With paid parking not making a comeback downtown, the focus has turned to ramping up enforcement against parking scofflaws.
As a part of guidelines presented to mayor and councillors Monday night, the 2014 capital plan includes $450,000 allocated for licence plate recognition technology and signage.
During an Aug. 28 meeting dedicated to the parking issue, the common theme from delegation presentations was a need to change on-street parking behaviour, said public safety and civic facilities director Rob Whitwham.
"The input suggested the introduction of licence-plate recognition technology to improve enforcement and increasing voluntary parking fine payment through the use of towing," said Whitwham.
After the decision was made Sept. 23 not to award a contract for pay parking equipment, the question of what happens next had to be answered.
"Staying with the inefficient system of chalking tires would have been an impediment to changing parking behaviour," said Whitwham.
Staff have forecast that the ability to more capably enforce the two-hour parking limit in addition to creating more aggressive towing policies will bring in on-street parking revenues to the tune of $467,205 next year.
Downtown Business Improvement Association president Rod Holmes confirmed that the city has been in touch with his organization to schedule discussions on licence plate recognition.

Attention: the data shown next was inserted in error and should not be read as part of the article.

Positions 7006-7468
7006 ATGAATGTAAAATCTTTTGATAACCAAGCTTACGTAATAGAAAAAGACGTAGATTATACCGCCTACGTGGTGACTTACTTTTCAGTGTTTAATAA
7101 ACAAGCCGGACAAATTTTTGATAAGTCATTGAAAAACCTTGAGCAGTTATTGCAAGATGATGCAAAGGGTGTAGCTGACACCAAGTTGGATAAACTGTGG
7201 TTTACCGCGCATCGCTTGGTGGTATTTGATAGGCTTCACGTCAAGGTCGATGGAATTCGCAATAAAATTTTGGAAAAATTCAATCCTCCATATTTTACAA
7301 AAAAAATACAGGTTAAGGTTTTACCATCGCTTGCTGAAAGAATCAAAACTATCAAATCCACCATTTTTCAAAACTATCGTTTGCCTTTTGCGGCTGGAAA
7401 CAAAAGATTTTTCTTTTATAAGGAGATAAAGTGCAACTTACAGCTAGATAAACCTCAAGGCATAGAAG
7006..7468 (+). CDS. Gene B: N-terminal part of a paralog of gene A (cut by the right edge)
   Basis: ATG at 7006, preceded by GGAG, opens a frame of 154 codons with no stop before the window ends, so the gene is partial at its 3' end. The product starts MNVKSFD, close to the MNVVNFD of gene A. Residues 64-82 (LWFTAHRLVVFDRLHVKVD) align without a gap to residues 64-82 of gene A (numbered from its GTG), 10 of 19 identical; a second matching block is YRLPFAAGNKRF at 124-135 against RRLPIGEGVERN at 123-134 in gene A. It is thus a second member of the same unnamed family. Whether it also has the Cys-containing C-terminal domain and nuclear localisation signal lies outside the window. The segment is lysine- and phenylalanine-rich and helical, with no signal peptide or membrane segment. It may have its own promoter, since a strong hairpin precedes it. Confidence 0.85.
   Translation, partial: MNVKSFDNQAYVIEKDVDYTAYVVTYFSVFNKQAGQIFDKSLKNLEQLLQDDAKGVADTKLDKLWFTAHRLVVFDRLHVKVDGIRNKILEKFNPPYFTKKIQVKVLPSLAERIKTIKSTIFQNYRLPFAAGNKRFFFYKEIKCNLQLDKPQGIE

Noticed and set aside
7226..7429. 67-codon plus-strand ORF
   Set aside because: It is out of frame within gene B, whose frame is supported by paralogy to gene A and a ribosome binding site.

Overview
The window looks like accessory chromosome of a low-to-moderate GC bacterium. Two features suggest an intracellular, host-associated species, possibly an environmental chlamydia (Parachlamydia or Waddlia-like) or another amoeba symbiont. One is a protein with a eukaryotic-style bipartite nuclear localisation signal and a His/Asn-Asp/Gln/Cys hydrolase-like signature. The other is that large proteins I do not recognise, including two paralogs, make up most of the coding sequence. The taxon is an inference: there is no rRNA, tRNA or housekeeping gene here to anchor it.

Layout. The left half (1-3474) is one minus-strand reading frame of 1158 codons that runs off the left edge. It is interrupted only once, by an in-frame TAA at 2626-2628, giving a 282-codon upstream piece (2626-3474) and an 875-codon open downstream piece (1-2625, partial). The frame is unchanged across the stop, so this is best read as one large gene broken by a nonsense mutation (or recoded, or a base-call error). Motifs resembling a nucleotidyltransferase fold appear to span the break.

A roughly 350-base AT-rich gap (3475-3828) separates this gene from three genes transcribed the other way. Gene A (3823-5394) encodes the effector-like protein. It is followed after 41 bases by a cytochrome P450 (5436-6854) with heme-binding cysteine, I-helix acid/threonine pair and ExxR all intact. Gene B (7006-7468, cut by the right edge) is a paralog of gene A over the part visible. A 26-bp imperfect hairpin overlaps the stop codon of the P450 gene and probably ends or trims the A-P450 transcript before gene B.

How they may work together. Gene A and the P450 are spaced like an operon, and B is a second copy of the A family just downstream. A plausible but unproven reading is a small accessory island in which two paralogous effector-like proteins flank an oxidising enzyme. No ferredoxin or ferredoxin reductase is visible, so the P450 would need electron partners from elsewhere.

"It's something we're certainly in favour of. When the decision was made back then [to re-introduce paid parking] we started doing the research and we talked with the people at city hall and advocated it," said Holmes. "We were an advocate then and we still are."
Holmes said his research shows that license-plate recognition technology is relatively inexpensive when compared to the more than $1 million the city was looking at to pay Aparc Systems for paystations.
"If you work the numbers out, I can't see it being any more than $80,000 or $90,000 for everything, vehicle included. I think the computer hardware and the LPR software is in the neighbourhood of $30,000 to $40,000," he said. "Virtually maintenance free, well established, proven Canadian technology that's accepted around the world."